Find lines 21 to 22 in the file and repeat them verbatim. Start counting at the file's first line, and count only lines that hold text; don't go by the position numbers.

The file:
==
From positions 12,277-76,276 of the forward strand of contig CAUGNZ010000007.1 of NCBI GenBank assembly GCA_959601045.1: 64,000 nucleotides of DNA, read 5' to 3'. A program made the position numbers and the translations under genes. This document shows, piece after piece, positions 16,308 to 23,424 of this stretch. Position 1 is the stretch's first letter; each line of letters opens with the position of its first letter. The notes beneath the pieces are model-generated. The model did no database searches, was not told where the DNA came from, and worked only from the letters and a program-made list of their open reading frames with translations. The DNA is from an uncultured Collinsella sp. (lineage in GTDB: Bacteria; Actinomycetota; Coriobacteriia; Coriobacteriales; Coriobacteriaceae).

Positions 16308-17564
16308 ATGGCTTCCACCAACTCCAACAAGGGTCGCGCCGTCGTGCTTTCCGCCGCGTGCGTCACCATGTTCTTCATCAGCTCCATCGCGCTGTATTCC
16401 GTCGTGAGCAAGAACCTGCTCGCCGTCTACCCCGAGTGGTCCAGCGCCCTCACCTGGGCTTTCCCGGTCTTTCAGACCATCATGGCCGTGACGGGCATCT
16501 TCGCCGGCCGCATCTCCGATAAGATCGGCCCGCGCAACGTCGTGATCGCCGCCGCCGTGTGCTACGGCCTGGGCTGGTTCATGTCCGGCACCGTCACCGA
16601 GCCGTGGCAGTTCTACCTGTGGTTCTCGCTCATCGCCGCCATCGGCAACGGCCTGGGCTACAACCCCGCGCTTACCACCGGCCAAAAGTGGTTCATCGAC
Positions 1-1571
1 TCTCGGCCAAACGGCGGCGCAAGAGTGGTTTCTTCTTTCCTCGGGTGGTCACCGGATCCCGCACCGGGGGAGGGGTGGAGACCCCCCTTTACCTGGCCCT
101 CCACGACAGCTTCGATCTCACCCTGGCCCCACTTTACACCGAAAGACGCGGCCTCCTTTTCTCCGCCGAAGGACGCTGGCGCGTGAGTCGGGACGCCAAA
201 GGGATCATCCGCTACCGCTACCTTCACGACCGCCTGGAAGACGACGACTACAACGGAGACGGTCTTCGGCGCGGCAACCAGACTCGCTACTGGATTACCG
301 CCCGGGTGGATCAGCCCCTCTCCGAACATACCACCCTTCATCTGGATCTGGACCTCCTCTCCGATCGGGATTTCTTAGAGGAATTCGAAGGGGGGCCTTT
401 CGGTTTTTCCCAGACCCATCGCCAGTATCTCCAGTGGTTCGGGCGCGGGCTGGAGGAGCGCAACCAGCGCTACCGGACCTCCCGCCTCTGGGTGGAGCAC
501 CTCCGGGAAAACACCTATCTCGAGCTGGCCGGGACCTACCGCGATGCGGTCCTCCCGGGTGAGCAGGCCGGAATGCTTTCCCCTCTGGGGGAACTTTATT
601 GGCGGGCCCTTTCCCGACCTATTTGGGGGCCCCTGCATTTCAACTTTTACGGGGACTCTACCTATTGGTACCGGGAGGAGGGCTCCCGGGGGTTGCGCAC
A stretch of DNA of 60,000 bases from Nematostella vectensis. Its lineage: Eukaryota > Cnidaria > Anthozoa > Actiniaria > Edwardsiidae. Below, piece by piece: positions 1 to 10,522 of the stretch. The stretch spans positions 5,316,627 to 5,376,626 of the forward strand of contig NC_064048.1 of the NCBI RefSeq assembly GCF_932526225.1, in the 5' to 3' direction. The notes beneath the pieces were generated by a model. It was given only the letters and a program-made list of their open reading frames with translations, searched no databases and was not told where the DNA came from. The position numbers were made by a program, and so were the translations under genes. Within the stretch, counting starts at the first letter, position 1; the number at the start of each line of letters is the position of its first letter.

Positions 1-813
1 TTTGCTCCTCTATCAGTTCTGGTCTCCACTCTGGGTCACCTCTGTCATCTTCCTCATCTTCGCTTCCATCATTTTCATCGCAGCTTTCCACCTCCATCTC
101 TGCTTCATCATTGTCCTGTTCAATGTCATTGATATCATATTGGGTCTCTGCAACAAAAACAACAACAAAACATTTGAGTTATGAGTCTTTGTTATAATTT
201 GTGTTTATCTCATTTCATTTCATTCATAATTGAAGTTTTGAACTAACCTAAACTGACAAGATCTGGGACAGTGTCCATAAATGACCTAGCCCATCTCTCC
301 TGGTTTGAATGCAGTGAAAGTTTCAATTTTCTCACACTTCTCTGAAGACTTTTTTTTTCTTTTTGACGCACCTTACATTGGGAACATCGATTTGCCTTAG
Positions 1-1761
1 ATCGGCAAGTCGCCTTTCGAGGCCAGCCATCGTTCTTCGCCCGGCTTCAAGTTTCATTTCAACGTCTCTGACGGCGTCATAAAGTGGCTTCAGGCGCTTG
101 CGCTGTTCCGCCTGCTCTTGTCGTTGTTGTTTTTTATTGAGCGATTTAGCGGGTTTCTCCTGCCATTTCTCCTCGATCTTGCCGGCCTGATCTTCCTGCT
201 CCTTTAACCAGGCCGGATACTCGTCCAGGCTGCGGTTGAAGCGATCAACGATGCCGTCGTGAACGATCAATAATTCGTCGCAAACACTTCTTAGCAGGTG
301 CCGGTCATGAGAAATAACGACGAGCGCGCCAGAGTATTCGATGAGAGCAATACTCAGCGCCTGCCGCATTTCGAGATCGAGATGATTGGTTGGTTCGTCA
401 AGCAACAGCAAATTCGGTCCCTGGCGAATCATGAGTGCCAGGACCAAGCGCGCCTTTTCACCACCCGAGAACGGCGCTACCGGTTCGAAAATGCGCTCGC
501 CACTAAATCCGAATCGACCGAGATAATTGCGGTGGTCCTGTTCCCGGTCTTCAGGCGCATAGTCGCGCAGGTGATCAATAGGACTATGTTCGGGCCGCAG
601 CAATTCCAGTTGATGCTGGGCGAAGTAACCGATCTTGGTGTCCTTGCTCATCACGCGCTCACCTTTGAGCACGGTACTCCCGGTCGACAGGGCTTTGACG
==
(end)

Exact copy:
Positions 1-1761
1 ATCGGCAAGTCGCCTTTCGAGGCCAGCCATCGTTCTTCGCCCGGCTTCAAGTTTCATTTCAACGTCTCTGACGGCGTCATAAAGTGGCTTCAGGCGCTTG